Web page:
In this Magic Monday, we focus on the realities of burnout and how we can help ourselves and each other through it.
While we usually expect a new year to bring about new changes and a feeling of refreshment, you may find yourself feeling exhausted instead, as if operating in ‘low battery mode’ for the past couple of weeks. The reality of the continued pandemic, along with other current events, can leave a sense of burnout. Even if you haven’t fallen victim to it personally, I guarantee at least one of your customers, colleagues or employees are there.
Burnout is when motivation and energy are low due to mental, physical and emotional exhaustion typically caused by continual exposure to a stressful situation like caring for an ill family member, overworking or witnessing upsetting news. If left unaddressed, it can lead to more serious conditions.
Burnout may manifest itself quietly in the form of a slowed work pace, irritability or a general disconnectedness in meetings or conversations. If you think this sounds like someone you know, instead of becoming frustrated, here are a few ways you might be able to help:
- Validate feelings and concerns – Not sharing the experience doesn’t negate that what the other person is going through is real and has a deep impact on them. Let them know you see them, and maybe take a moment to let them know how much you value their work or how much you appreciate a recent contribution.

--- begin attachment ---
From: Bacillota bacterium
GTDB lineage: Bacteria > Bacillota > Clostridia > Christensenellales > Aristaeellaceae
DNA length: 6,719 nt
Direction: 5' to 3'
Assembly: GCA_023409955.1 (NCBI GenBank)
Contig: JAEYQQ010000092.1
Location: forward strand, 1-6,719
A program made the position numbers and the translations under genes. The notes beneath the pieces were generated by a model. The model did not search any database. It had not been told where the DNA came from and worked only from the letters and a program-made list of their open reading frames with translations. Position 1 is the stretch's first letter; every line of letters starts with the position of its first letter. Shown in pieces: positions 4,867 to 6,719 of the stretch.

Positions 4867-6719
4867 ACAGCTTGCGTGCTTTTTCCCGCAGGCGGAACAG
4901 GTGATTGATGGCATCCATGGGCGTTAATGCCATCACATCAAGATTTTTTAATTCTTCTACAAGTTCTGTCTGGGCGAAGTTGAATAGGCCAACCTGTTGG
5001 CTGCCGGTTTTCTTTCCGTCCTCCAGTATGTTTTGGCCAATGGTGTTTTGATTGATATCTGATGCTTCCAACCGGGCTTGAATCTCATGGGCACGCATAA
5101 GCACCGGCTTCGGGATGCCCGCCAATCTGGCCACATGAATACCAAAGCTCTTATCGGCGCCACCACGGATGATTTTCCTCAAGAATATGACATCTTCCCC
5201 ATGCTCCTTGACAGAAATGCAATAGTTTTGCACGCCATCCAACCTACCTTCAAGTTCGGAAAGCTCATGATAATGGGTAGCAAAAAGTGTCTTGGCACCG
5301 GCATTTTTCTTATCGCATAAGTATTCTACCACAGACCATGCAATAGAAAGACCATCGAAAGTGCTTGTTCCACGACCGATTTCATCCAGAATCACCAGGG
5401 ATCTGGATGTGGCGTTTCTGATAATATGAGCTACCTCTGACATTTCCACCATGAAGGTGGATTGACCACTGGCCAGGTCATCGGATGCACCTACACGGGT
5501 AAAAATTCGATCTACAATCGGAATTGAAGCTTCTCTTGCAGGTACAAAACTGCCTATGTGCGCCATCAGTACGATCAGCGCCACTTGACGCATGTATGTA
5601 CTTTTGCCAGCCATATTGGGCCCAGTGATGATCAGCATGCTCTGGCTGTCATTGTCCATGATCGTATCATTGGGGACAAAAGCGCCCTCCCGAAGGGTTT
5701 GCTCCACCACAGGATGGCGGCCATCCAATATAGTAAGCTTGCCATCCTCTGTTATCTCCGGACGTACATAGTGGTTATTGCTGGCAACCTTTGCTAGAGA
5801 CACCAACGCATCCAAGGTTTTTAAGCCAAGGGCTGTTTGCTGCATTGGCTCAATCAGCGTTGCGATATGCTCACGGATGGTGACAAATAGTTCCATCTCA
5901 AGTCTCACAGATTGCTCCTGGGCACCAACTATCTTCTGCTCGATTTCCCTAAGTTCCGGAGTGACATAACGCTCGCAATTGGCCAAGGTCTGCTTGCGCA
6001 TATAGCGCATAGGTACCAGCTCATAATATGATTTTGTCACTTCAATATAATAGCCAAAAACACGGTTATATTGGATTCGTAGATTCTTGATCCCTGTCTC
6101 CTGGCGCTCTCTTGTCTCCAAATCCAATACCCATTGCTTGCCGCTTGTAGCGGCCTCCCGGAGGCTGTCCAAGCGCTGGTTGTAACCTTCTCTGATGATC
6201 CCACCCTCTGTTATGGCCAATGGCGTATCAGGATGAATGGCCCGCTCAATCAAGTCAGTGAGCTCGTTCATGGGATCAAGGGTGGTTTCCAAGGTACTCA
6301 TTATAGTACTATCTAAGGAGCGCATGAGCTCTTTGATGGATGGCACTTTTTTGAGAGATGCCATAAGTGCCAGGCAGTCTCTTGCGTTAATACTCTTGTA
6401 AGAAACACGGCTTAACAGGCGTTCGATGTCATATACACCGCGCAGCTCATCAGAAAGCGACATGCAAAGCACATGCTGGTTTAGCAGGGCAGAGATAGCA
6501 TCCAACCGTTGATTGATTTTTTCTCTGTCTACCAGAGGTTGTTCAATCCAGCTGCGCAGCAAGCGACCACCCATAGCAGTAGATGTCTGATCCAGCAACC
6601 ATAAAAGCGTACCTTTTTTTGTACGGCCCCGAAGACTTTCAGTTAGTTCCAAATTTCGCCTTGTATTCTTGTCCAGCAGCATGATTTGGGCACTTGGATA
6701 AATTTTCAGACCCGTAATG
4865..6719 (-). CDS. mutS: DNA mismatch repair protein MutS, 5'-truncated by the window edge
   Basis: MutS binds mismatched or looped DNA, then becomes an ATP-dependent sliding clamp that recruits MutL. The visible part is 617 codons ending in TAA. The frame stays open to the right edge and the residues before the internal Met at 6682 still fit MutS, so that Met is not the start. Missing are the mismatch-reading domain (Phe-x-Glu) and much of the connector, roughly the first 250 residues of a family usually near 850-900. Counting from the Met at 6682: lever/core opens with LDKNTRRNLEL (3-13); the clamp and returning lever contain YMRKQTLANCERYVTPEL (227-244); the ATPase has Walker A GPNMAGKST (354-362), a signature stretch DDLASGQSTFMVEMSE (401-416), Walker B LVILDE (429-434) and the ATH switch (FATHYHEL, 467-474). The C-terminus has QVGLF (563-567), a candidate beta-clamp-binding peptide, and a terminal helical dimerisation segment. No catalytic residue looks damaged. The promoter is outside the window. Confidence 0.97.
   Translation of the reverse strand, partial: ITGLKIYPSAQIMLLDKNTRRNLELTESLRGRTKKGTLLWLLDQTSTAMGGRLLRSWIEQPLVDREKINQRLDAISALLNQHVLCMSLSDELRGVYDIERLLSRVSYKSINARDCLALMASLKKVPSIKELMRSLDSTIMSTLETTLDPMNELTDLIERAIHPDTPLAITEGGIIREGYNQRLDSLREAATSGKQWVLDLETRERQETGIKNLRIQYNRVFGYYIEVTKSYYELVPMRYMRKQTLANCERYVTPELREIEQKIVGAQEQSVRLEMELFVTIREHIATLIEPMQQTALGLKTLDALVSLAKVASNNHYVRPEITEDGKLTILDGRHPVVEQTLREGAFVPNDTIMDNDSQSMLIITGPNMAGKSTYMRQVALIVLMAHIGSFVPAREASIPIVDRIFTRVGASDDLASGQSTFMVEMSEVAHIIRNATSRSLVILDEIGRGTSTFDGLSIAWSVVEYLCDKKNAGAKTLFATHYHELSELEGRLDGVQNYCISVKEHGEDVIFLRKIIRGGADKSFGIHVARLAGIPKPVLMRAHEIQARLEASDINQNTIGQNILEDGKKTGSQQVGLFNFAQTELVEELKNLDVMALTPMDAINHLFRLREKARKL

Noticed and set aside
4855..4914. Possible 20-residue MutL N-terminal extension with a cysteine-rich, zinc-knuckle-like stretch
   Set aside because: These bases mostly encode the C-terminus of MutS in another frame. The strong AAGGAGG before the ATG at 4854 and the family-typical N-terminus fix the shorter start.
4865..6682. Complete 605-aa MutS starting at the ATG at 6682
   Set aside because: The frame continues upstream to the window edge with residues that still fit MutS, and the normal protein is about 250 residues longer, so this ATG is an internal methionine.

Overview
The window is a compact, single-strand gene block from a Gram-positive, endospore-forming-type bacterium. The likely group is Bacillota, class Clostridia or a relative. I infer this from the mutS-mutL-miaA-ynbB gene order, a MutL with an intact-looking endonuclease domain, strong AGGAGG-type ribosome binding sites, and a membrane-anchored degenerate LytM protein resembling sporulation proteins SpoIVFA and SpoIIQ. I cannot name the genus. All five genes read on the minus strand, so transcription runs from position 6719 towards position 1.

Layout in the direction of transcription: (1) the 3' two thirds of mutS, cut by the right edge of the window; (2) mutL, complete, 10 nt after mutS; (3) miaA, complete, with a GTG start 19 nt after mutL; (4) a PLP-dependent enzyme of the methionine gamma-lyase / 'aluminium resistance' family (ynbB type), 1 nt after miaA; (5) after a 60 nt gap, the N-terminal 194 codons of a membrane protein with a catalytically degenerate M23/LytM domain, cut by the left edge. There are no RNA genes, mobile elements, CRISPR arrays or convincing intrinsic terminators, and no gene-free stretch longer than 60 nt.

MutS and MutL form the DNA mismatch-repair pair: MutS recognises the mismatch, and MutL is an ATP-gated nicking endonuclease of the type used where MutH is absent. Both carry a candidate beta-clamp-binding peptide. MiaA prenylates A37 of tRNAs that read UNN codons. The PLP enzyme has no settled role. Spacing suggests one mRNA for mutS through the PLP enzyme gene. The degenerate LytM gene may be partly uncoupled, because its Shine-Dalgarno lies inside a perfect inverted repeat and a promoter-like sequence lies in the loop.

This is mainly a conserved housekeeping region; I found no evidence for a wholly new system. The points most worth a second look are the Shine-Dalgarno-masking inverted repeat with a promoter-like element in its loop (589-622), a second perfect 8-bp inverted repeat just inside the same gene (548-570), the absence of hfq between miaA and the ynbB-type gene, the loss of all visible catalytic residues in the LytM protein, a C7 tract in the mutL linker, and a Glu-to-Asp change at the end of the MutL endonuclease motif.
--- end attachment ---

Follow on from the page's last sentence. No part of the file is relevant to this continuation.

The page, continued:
- Listen – Offer to be a confidant and safe space to vent if needed – and mean it. Releasing any pent-up emotions can be a big first step in the right direction.
- Kind gestures – Pass along something that made you smile or something you think they’ll find interest in without expecting anything in return.
If burnout sounds like what you’re personally experiencing, here are a few recommendations for relief:
- Talk about it – Often, it’s easy to get stuck in our heads. Often, vocalizing our internal monologue can have a surprisingly therapeutic effect.
- Take breaks from your phone and the news – Not forever, of course. But the impact of constantly reading, watching or talking about distressing or uncertain events can lead to a feeling of helplessness over situations we can’t control. Instead, take a break, a deep breath and focus on what you can do.
- Ask for help – This one isn’t easy, but sometimes being honest and admitting things are difficult can help clue others in instead of allowing them to assume everything is fine.
Whatever side you land on, it’s important to remember we’re all human — no one gets up in the morning looking for a way to ruin your day or do a bad job on purpose. Be kind to yourself and to each other. Reach out today to a client or coworker and ask how they are or reach out to a trusted individual who you know will listen. We’re all still in this together.